About the bill
Should the richest Americans be taxed on their properties and estates before passing them onto their children or descendants?
Democrats call it the “estate tax,” while Republicans call it the “death tax.” Either way, it is a federal requirement that properties and estates over a certain amount be subject to a tax before they can be gifted to heirs, descendants, or children.
In practice, this often occurs when the property’s owner dies, hence the derogatory nickname “death tax.”
As part of 2017’s Republican tax reform law, many Republicans wanted to eliminate the estate tax entirely. Although that didn’t quite happen in the final law, the provision was weakened again, as it had several times previously in recent decades — in a way that significantly benefited the rich.
Sponsor and status
Bernard “Bernie” Sanders
Sponsor. Senior Senator for Vermont. Independent.
Last Updated: Jan 31, 2019
Length: 25 pages
116th Congress (2019–2021)
This bill was introduced on January 31, 2019, in a previous session of Congress, but it did not receive a vote.
Although this bill was not enacted, its provisions could have become law by being included in another bill. It is common for legislative text to be introduced concurrently in multiple bills (called companion bills), re-introduced in subsequent sessions of Congress in new bills, or added to larger bills (sometimes called omnibus bills).
1 Cosponsor (1 Democrat)
Jan 31, 2019
Bills and resolutions are referred to committees which debate the bill before possibly sending it on to the whole chamber.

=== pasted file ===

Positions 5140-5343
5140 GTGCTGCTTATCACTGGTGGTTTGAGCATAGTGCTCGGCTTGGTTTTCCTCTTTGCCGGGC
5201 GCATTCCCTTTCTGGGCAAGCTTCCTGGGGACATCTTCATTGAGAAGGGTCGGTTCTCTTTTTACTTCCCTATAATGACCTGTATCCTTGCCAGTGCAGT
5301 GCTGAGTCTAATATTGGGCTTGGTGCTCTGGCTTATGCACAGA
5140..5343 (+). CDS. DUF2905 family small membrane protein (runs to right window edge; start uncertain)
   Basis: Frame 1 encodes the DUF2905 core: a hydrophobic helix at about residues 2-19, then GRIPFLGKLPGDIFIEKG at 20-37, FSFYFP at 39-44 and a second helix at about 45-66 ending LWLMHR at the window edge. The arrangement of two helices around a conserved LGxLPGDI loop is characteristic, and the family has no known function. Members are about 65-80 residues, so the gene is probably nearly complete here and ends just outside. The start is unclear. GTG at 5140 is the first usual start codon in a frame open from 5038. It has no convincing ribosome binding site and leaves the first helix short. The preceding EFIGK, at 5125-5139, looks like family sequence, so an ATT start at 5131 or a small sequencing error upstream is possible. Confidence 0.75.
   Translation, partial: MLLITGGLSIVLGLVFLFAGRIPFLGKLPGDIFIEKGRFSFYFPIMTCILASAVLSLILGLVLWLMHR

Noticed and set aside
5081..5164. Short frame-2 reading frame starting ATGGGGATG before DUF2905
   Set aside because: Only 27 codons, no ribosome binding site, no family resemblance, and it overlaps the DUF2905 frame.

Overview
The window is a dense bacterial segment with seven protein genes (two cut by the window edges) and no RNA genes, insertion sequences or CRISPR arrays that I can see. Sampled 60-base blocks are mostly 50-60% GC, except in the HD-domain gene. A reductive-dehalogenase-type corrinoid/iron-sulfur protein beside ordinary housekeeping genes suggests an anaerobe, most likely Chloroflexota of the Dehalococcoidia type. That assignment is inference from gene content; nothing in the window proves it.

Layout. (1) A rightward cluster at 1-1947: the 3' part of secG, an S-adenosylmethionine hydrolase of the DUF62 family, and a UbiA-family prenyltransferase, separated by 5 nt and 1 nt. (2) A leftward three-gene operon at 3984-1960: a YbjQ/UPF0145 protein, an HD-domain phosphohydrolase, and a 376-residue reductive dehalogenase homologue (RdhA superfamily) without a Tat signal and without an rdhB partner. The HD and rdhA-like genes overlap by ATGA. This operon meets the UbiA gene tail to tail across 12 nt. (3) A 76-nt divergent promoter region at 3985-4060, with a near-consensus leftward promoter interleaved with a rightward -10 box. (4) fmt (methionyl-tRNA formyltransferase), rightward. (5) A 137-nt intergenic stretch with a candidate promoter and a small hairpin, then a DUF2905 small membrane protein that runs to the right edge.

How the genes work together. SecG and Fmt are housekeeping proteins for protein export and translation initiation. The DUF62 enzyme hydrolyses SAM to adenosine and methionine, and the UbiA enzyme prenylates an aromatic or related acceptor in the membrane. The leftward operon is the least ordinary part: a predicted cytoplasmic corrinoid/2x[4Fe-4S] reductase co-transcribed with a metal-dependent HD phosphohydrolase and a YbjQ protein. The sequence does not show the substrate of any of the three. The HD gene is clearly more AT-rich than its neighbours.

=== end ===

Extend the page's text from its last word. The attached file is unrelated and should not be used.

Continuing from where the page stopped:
S. 309 (116th) was a bill in the United States Congress.
A bill must be passed by both the House and Senate in identical form and then be signed by the President to become law.
Bills numbers restart every two years. That means there are other bills with the number S. 309. This is the one from the 116th Congress.
This bill was introduced in the 116th Congress, which met from Jan 3, 2019 to Jan 3, 2021. Legislation not passed by the end of a Congress is cleared from the books.
How to cite this information.
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GovTrack.us. (2023). S. 309 — 116th Congress: For the 99.8 Percent Act. Retrieved from https://www.govtrack.us/congress/bills/116/s309
“S. 309 — 116th Congress: For the 99.8 Percent Act.” www.GovTrack.us. 2019. March 30, 2023 <https://www.govtrack.us/congress/bills/116/s309>
For the 99.8 Percent Act, S. 309, 116th Cong. (2019).
|title=S. 309 (116th)
|accessdate=March 30, 2023
|author=116th Congress (2019)
|date=January 31, 2019
|quote=For the 99.8 Percent Act
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GovTrack automatically collects legislative information from a variety of governmental and non-governmental sources. This page is sourced primarily from Congress.gov, the official portal of the United States Congress. Congress.gov is generally updated one day after events occur, and so legislative activity shown here may be one day behind. Data via the congress project.